the incorporation and delivery of cells and biomolecules. The
modification of other types of sensors with different kinds of
surfaces, such as metal surfaces, with poly(dimethylsiloxane)
(PDMS) and nanomaterials will be introduced in the
corresponding related sections.
Typical biosensor substrate materials are glass and silicon.
Silicon dioxide is a stable, nontoxic, and inert biomaterial. In
modern biosensors, many types of substrates, such as silicon
nitride,34,35 silicon carbide,36 photoresist SU-8,37,38 polyimide,39,40 and other organic materials, are used. Metals and
metal oxides are also widely used.41−43 Cell immobilization on
biosensor chips is one of the most important protocols and
impacts the performance of the entire cell-based biosensor
system. At present, a major research focus of surface chemistry
has been concentrated on the control of chemical properties on
the surface of sensors to satisfy the need for effective cell
immobilization. For example, many efforts have been
concentrated on the surface preparation to satisfy specific
requirements in well-defined cell−sensor interfaces, which
provide many opportunities for future development to obtain a
good interface for precise cell localization, cell network
construction, and even cell micromanipulation on biosensor
chips.
2.1. Cell Immobilization and Surface Modification
Immobilization of cells on microchips is essential for biosensor
design and downstream applications. Cells immobilized on
biosensors are quite different from common cell culture. For
biosensors, fine coupling with a silicon electric bilayer, metal
surface, PDMS surface, or nanomaterial surface is desired.
Several chemical procedures have been employed to modify the
6424
dx.doi.org/10.1021/cr2003129 | Chem. Rev. 2014, 114, 6423−6461
Chemical Reviews
Review
Figure 1. Different chemical modifications of a sensor surface for improving the cell immobilization efficiency. (a) Schematic diagram of a cell
coupled with a sensor surface by different surface modifications, including peptide, ECM, and SAM. (b) Schematic of the chemical process of cells
immobilized on a gold surface via SAM.
surface of sensors for high-efficiency cell immobilization
(Figure 1). The commonly applied methods are extracellular
immobilization methods, which mainly include two categories:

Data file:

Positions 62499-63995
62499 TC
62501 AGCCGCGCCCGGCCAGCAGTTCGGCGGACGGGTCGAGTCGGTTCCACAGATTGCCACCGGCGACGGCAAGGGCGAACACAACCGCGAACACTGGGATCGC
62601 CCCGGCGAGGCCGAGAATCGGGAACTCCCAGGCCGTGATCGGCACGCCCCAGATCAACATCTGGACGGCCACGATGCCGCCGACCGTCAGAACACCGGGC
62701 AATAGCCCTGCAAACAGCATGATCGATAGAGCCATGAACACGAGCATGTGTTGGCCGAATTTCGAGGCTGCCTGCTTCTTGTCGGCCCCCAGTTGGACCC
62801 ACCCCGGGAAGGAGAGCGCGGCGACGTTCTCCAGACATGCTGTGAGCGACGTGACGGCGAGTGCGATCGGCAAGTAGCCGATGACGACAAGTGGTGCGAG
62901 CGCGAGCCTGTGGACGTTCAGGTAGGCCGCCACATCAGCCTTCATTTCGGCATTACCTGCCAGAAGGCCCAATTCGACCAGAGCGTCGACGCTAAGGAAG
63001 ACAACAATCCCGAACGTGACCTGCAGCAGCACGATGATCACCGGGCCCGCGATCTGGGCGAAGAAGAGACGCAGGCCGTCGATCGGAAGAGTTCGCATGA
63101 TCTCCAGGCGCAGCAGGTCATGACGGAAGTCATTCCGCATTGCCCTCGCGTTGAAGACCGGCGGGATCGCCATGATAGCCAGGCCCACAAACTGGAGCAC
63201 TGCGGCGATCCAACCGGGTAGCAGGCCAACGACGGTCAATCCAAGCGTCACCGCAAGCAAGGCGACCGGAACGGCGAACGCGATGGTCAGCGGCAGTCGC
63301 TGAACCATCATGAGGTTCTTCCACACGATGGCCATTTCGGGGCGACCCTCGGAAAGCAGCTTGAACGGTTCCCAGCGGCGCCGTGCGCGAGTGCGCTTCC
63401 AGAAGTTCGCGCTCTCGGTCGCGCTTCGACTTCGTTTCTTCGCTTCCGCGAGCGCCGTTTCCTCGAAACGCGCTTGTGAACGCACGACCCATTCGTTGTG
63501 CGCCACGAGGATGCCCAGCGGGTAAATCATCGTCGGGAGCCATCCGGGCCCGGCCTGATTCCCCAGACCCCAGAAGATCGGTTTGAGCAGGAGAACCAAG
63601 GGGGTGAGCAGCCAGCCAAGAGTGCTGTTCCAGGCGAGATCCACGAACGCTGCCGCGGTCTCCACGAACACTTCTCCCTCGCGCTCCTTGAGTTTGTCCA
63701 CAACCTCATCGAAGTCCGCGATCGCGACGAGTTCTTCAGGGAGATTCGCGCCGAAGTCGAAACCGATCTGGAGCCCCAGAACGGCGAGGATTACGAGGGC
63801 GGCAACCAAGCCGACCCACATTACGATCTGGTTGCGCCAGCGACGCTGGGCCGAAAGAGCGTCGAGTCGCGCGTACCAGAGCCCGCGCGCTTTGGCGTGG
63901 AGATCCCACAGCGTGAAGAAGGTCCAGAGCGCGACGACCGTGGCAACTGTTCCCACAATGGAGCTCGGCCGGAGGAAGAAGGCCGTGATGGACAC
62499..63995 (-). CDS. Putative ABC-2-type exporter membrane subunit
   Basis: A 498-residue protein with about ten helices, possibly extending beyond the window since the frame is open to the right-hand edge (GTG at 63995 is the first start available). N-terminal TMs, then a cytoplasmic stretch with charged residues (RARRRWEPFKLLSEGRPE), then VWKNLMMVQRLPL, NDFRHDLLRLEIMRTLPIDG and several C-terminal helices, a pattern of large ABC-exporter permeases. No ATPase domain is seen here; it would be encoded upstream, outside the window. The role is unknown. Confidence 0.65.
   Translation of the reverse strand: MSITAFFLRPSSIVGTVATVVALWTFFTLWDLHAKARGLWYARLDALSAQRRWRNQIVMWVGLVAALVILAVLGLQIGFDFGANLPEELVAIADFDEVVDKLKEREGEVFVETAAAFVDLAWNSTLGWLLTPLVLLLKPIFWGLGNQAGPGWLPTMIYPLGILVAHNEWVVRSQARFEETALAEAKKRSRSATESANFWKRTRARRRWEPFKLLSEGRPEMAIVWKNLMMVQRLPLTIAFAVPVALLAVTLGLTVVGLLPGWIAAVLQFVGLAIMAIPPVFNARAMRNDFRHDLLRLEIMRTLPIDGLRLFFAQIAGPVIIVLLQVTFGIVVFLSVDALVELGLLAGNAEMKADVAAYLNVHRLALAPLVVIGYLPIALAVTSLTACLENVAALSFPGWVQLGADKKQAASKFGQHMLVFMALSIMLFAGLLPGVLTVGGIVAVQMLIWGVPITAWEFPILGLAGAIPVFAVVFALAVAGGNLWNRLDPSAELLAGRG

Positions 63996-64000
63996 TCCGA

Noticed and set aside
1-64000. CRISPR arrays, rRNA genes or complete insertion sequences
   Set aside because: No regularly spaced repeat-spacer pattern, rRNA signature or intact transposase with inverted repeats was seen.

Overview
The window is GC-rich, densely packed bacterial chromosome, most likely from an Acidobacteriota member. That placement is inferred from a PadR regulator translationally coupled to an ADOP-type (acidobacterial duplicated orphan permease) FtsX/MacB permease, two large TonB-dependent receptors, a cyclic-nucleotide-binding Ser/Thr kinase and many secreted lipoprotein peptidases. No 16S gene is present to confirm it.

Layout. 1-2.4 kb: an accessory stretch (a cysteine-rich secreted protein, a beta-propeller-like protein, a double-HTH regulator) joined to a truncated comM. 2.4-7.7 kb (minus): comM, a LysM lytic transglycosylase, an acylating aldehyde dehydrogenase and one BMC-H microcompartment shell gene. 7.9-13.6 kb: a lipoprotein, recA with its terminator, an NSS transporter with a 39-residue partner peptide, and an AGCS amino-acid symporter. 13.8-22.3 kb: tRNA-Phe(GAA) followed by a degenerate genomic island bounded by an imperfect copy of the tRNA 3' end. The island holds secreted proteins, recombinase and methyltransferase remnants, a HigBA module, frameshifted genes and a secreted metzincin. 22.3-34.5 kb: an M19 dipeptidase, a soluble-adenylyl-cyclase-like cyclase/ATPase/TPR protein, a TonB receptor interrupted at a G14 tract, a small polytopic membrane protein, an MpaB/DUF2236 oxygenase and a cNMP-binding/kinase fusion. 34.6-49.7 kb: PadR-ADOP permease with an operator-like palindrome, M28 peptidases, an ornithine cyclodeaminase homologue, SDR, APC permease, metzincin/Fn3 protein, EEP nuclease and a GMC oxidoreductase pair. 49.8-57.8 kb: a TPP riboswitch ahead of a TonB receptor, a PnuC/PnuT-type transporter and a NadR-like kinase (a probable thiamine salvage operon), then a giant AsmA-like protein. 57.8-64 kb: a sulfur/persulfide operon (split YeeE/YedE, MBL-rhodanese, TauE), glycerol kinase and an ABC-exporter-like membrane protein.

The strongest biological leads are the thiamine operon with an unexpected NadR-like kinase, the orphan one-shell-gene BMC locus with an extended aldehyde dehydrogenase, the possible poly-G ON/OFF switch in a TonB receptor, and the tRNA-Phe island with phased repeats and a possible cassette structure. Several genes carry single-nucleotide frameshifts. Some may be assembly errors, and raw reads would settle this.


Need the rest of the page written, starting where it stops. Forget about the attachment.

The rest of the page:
uniform chemical coating and integrated chemical coating with
surface topology. Uniform chemical coating usually uses
peptides or other extracellular matrix (ECM) components as
summarized in Table 1. Surface modification by uniform
chemical coating can greatly improve the biocompatibility of
the sensor surface, which makes cells grow and couple well
onto the sensors. However, uniform chemical coating could
also reduce the surface stability of environmental factors such as
temperature, mechanical shear, and solutions. In addition, the
uniform coating could also lead to current leakage to the
culture medium or other cells, resulting in a reduction of the
signal-to-noise ratio. To achieve cell-based biosensors with
higher performance, it is crucial to control the chemical and
physical properties of the coating materials, including the
thickness, distribution, and stability of the coating layer. On the
other hand, integrated chemical coating usually forms micropatterns on the sensor surface by microcontact printing, inkjet
printing, or a self-assembled monolayer (SAM), which could
often provide covalent linkages between cells and the sensor
surface. The micropatterns could also create precise cell
immobilization on the sensor surface, which can greatly
facilitate the measurement of cellular responses. Moreover,
covalent modifications with SAMs are experimentally simple
and quick, which improve the surface robustness to thermal,
mechanical, and solvolytic instabilities. However, not all kinds
of cells or sensors are suitable for integrated chemical coating.
For cell-based biosensors, it is important to choose the
appropriate method for cell immobilization by considering
the cellular processes and surface properties of the sensors.
Cellular processes such as adhesion, growth, migration,
secretion, and gene expression are related to the dissolved
molecules in the ECM and/or the adjacent cells. These cellular
processes can be triggered, influenced, or controlled by the
specific biomolecules distributed throughout the neighboring
surfaces in three dimensions. In vitro, cell-membrane-bound
molecules mediate the cell adhesion. ECM complex molecules
play a similar role when cells adhere onto a biosensor substrate.
One common method for facilitating the cellular immobilization onto a biosensor surface is to create a uniform adherent
layer. To accommodate different factors such as cell type,
substrate geometry, and chemical characteristics, different ECM
components and effective functional groups are immobilized.
Furthermore, ECM immobilization is combined with micropattern geometry. The target region for cell sensing is modified
with an attractive ECM, whereas other background regions are